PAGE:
"Your child could die, but it might not and here are the things we can do to help" is a weird place to be. Pain is a weird thing to experience. It can be extremely alienating. The only other person who knew what I was going through - my husband - didn't even experience it the same way I did. The days where I was feeling optimistic and upbeat, he was sick with worry. The days where he finally saw the light, I couldn't get out of my head and stop wondering if the baby was ok. I have little-to-no advice to give on any of this, and cannot make any promises that any other baby will have the same outcome our Dibs did, but I do have some hindsight on how to make it out sane.

There will be days when others will be complaining about their child teething, or having a cold. And you'll think to yourself "My child might be dying. Right now. INSIDE OF ME." It happens - you can't help it. There will undoubtedly be someone pregnant the same time as you - with a totally healthy and happy pregnancy. You'll absolutely get advice from people trying to help, and it won't help, at all. I spent many, many nights in the bathtub by myself. I won't bore you with the thoughts beating the inside of my skull, but if you've been there, you know. There is no other feeling in the world like wondering if your child is dying. It feels like nobody, even someone who has been there, can relate. You'd do anything to go back to the time when you were in a bad mood simply because you were in a bad mood, and nothing else.

One thing I am grateful for is the example of others who have weathered storms. Many friends and family I know have been through horrible, trying times. And I am in awe of the way they carry themselves, to this day. Their struggles were not in any way related to anyone else. They listened with understanding when someone was having a bad day, and offered happiness when someone else had a good day. In short, they were decent human beings. It can be tempting to hold it against others when you're in pain - but it's a very dangerous road to travel, and can be more alienating than the pain itself.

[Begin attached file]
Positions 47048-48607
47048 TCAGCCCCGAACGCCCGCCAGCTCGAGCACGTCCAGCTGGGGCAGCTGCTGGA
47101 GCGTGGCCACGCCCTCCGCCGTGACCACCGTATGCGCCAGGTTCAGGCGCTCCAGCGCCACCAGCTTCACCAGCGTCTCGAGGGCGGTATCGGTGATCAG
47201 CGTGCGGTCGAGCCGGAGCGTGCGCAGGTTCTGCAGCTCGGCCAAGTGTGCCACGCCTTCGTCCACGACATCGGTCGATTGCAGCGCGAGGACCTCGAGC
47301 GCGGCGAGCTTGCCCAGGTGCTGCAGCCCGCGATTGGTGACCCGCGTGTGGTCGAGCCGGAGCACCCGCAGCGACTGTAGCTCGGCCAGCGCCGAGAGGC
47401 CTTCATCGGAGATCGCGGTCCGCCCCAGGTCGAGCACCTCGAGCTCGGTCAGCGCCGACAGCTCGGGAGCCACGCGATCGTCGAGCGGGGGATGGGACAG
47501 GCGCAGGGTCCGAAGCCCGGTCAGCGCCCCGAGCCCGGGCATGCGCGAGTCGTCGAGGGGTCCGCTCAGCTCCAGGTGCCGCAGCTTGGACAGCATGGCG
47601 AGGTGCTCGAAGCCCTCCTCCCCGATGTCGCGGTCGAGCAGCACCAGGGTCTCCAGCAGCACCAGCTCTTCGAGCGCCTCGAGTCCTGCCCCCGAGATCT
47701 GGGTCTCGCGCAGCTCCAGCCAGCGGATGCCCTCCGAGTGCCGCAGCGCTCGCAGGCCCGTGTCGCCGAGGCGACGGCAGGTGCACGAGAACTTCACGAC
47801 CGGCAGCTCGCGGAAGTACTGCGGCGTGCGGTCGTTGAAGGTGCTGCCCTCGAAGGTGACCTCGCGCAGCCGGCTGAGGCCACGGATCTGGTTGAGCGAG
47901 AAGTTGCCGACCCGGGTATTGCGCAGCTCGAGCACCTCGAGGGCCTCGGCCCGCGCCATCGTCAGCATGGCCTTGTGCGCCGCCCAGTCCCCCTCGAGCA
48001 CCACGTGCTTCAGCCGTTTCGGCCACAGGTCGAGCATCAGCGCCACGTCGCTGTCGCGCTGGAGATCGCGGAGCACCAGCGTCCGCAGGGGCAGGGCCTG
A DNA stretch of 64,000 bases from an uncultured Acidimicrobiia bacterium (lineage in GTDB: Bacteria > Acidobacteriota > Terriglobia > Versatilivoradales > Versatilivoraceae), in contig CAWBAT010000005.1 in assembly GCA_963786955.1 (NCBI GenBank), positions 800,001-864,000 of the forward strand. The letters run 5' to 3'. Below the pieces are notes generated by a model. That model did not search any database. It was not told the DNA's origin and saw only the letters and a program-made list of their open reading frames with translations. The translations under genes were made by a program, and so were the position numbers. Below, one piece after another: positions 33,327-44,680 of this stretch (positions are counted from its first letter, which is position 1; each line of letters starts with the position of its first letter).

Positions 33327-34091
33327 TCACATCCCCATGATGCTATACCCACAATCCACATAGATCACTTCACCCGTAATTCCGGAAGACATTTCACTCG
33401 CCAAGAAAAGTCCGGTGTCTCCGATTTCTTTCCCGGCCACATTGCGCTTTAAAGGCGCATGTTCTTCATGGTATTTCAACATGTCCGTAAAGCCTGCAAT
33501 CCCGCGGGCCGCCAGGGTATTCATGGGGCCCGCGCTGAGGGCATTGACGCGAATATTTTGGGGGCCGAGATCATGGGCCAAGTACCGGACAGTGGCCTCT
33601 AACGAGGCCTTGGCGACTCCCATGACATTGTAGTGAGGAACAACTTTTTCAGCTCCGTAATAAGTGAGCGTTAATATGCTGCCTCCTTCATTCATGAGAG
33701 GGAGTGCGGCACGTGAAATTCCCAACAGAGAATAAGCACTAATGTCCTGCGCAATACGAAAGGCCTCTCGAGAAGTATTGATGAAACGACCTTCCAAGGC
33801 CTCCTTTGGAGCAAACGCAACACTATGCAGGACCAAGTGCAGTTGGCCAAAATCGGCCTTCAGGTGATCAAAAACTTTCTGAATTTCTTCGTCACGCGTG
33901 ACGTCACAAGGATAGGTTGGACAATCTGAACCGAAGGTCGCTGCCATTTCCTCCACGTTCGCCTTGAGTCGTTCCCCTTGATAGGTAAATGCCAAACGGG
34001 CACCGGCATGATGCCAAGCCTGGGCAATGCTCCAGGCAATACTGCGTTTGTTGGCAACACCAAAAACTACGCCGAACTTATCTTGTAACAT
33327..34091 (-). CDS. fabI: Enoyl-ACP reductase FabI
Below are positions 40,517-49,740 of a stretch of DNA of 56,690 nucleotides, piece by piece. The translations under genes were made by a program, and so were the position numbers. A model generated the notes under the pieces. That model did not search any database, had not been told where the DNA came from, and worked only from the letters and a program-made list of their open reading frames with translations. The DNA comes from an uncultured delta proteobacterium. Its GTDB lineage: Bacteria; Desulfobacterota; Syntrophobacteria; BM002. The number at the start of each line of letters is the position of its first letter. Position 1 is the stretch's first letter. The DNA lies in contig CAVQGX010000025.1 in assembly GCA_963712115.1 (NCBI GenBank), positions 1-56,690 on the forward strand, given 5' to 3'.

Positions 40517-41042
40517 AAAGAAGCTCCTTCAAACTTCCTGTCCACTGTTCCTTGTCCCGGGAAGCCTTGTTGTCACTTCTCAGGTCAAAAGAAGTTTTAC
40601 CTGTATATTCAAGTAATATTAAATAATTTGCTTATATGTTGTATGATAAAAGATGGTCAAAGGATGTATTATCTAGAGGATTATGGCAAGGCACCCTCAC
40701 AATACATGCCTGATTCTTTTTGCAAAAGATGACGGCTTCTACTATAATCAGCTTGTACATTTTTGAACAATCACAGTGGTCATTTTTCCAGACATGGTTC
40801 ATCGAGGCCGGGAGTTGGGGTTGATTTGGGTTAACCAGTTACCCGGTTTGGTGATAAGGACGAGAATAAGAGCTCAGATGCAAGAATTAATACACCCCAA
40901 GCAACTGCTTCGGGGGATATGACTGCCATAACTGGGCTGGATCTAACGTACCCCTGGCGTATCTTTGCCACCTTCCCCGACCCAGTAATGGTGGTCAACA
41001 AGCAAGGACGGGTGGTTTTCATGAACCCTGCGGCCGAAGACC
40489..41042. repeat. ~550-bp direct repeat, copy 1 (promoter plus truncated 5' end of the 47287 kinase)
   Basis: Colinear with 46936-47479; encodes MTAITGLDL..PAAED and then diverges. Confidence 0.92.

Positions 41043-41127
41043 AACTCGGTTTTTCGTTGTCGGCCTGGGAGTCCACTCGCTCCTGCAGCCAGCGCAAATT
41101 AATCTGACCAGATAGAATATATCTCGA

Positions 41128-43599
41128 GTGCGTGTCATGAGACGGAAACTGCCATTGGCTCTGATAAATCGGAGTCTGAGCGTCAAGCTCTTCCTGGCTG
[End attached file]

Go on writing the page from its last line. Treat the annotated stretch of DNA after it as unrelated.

I'll admit it wasn't easy, but I tried my best to allow others to live outside of my world. I didn't void others' feelings simply because I was going through something extremely hard. And you know what? In doing that I saw other people, really saw them. I saw the pain they had been through. I felt their happiness. I could see when they themselves were having a hard time, and didn't automatically scoff simply because it wasn't as "bad" as what I was going through.

On a much more selfish note, this attitude goes pretty far in terms of self-preservation. Bitterness was held at bay. I had many, many moments of normalcy, simply because I allowed it in. I didn't fight it when the world went on and I wasn't ready. No, it isn't easy to be alone and in pain, but it's much worse to punish others for not being in the same boat as you.

And now, here were are. Surgery is such a distant memory that I can barely remember the details, and they almost don't matter. The world went on, and we went along with it. There are no grudges. It was an incredibly hard time, but it's over. I have no promises about how other stories will play out, but I have complete faith that no matter what happens - it will be ok.

I'm finally able to be upset about day-to-day crap that doesn't matter and enjoy my beautiful life - why in the world would I hold it against someone else for doing the same?

It's hard to imagine the place I was in last year… it wasn't an easy load to bear, but managing the way I carried the weight made all the difference in the world, both then and now. :)